Thankful for southern hospitality | CLT Blog

I surprised my son for Christmas and scored 2 tickets on eBay to the Carolina Panthers-New York Giants game over the holidays.  It would be his first trip to a visiting team’s venue.  What a better place for his first visit than the confines of the Meadowlands, for the last game at Giants stadium, complete with New York fanfare.

Dec 27th Panthers vs. Giants (photo courtesy of hearldonline.com)

Dec 27th Panthers vs. Giants (photo courtesy of hearldonline.com)

The morning of the game we met two Panthers fans at the hotel clad in full Carolina blue and black.  Little did we know that those would be the last Panthers fans we would see until the end of the game 7 hours later!  We are used to Bank of America stadium where thousands of visiting fans fill seats throughout our stadium.  But not in New York, not when “Big Blue” is playing.  Maybe we were just two of the very few that had the nerve to venture into a Giants game without sporting Manning, Boss, or Umenyiora jerseys.

Opening Day at Gaints stadium in 1976

Opening Day at Giants Stadium circa 1976 (photo courtesy of Giants.com)

My son’s curiosity peaked throughout our NJ Transit train ride to the stadium.  Why did the Giants play in New Jersey?  Why is it so dirty outside?  Why did the guy in the Secaucus connection tell me I was “crazy”?  Why did the Giants and Jets share a stadium but it is called Giants Stadium?  Why are they building a new stadium next door instead of in the city?  Why does everybody curse a lot?  Why did we have to buy a program instead of getting one at the gate?  And why did he, an 8-year old kid, get patted down for a weapon at the entrance.  Welcome to New York son!

The game was great.  The Panthers had the game well in hand by the middle of the first quarter and eventually crushed the Giants.  The fans booed their team after each possession, Eli Manning was told, “your not your brother” multiple times by fans in our section, another group of fans chanted “lets go Yankees”, and 80% of the stadium cleared out by the middle of the third quarter.  My son and I maintained a low profile with simple high fives after each touchdown.  Nobody acknowledged or spoke to us.  But we didn’t get a beer thrown on us either, as many of our Panthers friends suggested would happen.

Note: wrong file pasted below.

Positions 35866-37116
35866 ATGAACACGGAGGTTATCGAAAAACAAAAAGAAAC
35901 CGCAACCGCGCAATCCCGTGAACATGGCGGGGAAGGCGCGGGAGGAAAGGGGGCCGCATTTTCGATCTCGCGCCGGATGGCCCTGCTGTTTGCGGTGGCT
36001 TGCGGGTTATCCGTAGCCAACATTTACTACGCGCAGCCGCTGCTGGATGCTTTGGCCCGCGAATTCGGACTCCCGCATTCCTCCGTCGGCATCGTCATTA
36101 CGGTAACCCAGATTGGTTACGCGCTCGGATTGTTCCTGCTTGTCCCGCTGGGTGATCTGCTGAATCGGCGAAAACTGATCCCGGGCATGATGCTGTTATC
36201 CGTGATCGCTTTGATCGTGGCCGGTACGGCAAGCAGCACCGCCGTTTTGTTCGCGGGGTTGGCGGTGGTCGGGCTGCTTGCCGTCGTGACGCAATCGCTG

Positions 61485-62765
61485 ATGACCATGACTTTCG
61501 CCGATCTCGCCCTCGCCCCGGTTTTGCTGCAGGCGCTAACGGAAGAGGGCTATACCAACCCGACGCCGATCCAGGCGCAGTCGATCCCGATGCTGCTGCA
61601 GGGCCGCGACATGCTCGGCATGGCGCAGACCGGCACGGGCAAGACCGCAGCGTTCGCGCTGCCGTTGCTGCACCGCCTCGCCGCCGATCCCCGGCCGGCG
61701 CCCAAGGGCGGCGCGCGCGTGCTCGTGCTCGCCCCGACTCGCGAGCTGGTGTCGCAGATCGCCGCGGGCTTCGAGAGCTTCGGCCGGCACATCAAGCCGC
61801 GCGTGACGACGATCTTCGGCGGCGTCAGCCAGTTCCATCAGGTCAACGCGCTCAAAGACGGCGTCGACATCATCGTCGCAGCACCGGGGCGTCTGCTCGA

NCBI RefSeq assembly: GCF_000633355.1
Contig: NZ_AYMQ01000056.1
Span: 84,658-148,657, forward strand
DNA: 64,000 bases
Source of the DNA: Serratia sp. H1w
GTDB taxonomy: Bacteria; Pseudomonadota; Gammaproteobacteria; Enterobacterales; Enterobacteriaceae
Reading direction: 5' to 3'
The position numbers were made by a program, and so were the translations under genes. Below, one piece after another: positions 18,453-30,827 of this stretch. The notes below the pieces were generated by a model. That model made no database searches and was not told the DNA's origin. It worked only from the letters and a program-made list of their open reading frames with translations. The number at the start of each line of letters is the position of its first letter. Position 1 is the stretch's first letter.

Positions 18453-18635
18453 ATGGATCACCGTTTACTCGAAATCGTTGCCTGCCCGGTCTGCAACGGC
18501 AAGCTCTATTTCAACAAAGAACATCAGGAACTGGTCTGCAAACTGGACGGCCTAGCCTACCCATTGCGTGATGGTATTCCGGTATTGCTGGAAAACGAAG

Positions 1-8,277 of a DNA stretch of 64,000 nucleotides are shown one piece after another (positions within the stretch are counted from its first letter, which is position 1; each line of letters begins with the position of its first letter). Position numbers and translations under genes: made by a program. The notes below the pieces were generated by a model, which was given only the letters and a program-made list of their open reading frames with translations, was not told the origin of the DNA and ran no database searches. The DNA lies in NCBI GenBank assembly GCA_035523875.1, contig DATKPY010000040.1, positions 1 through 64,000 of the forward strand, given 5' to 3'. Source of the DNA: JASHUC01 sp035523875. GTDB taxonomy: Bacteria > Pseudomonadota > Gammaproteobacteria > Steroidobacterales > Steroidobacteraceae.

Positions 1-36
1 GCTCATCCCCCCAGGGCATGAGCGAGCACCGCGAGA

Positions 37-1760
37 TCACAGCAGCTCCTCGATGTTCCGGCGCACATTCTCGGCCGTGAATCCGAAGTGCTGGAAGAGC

We stayed until the clock hit 0:0 and reveled in the shellacking we applied for the closing on the Giants 33-year old home.  As the last few die-hard fans trickled out, we noticed a guy carrying a small box down to the field.  I couldn’t help but think he was taking ashes down to the turf to be buried in the swamps of the Meadowlands with the other famous NY/NJ icons.  But I kept that thought to myself….my 8-year old didn’t need to hear my Jimmy Hoffa theory.

After we got back to Charlotte, I asked my son the three things he remembered the most about our visit to Giants Stadium.  His response was, 1) the scary bathrooms (small, “no flushers”, and surly fans), 2) the bad language (he heard more F-bombs in the first quarter alone than he has ever heard in his life, and 3) the decorated history of the stadium (several vignettes of memorable plays and players were shown in a Giants Stadium tribute at halftime.

Fast forward to this past Sunday for the Panthers-Saints game in Charlotte.  Plenty of New Orleans fans filled our stadium.  A group of Saints fans were walking out at the end of the game and I said, “Good luck in the playoffs.”  A lady in the group stopped and thanked me, mentioned the wonderful hospitality Panthers fans had shown to her group, and what a beautiful city and stadium we had.  My son looked at me and said, “That wouldn’t have happened in New York.”  I responded, “Welcome back to Charlotte son.”

Great post (except for the possible mix up of "peaked" and "piqued"). I take Southern hospitality for granted so often until I go up north for some random reason.

It's nice to hold doors for people, greet people walking down the street or simply acknowledge another person's presence when they are around you.

I was honestly surprised the first time I was in New York and this didn't happen. Call us what you like, but Southerners know how to treat guests. And that's what I love about us.

Posted via web from Corey's posterous

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